3434.1 Health equity for Latinos: Are we making progress?

Monday, October 29, 2012: 4:30 PM - 6:00 PM
Despite progress in the overall health of Americans, research findings demonstrate that disparities across ethnic and socioeconomic groups in healthcare access indicators and medical conditions remain unchanged or worsened in the Latino community. The lack of progress in addressing these differences is critical given that by 2050 one out of every four Americans will identify as Latino, since currently 32% have no health insurance and 73% have completed a high school degree. Latinos face multiple and persistent inequitable conditions in our society. Inequality in access to high quality housing and residence in hyper-segregated communities with limited education, employment, personal health care services, and recreational resources perpetuate the structural processes that maintain health and health care disparities.. Expanding and shifting the boundaries of public health research to include social determinants of health, institutional barriers, and structural inequality will enhance our understanding of health disparities among Latinos by subgroup and will promote the effective implementation of policy solutions to address the inequality in our society and create community health. Nearly 45 years ago Dr. Martin Luther King, Jr., said “of all forms of inequality, injustice in health care is the most shocking and inhumane.” We have invited the nation's preeminent Latino leaders and scholars for this special session to provide us with a progress report, so we can advance these efforts of assuring health equity among the Latino community in an era of health reform at the national, state and local levels.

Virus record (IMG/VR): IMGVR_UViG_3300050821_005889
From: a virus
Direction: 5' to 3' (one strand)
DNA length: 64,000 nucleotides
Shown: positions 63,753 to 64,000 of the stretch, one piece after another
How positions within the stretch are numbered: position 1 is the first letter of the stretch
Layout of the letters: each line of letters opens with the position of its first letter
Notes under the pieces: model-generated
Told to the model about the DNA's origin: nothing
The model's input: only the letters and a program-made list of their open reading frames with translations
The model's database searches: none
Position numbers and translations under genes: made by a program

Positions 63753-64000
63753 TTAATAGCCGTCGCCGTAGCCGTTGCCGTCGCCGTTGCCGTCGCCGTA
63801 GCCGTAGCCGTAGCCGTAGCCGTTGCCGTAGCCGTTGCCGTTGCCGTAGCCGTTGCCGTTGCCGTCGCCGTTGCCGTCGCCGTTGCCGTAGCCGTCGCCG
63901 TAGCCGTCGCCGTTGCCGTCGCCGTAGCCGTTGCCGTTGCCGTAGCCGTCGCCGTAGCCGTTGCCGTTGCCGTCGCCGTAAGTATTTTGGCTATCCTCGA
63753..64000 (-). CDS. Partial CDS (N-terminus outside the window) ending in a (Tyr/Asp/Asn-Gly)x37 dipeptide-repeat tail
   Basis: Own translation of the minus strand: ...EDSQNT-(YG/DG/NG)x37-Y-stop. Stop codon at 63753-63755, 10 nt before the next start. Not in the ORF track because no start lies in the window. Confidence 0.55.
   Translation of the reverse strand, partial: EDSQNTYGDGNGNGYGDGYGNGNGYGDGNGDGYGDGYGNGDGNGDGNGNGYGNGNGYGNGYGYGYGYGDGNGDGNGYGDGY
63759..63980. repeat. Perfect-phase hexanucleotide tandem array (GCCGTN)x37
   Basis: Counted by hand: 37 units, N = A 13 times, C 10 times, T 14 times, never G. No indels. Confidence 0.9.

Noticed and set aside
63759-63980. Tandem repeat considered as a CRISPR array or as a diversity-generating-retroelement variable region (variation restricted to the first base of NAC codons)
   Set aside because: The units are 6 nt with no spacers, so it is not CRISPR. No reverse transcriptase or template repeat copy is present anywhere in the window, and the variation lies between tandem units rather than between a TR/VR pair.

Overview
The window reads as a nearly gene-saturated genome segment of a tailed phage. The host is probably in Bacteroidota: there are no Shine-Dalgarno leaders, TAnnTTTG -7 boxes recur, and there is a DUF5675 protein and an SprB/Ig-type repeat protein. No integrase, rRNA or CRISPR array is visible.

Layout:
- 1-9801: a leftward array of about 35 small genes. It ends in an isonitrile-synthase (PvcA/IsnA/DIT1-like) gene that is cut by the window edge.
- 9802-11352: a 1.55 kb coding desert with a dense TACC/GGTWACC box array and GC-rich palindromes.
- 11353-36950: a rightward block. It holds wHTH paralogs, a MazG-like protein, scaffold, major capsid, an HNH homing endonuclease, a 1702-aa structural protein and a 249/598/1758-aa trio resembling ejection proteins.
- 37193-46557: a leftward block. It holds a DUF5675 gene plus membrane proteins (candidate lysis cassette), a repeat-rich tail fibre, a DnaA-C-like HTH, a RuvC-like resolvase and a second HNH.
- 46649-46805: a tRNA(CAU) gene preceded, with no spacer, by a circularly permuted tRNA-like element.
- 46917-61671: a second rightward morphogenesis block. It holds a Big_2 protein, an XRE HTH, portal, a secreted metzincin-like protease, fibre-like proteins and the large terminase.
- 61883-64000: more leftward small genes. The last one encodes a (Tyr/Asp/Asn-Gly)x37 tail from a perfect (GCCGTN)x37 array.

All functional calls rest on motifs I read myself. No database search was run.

Session Objectives: 1). Describe the benefits and challenges to improving Latino Community Health. 2). Report what Latino leaders and scholars are doing to address the social determinants of health and health equity. 3). Discuss new opportunities/approaches aimed at achieving health equity for the Latino community.

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Organized by: Latino Caucus
Endorsed by: APHA-Equal Health Opportunity Committee, Epidemiology, Health Administration, Health Informatics Information Technology, Labor Caucus, LGBT Caucus of Public Health Professionals, Occupational Health and Safety, Public Health Education and Health Promotion, Public Health Nursing, Podiatric Health, Socialist Caucus, Health Informatics Information Technology Center (HIIT Center), Vision Care Section, Women's Caucus, Cancer Forum, American Indian, Alaska Native and Native Hawaiian Caucus, Academic Public Health Caucus, Asian Pacific Islander Caucus for Public Health, Black Caucus of Health Workers, Community Health Planning and Policy Development, Community Health Workers, APHA-Committee on Women's Rights, Caucus on Refugee and Immigrant Health

CE Credits: Medical (CME), Health Education (CHES), Nursing (CNE), Public Health (CPH)

See more of: Latino Caucus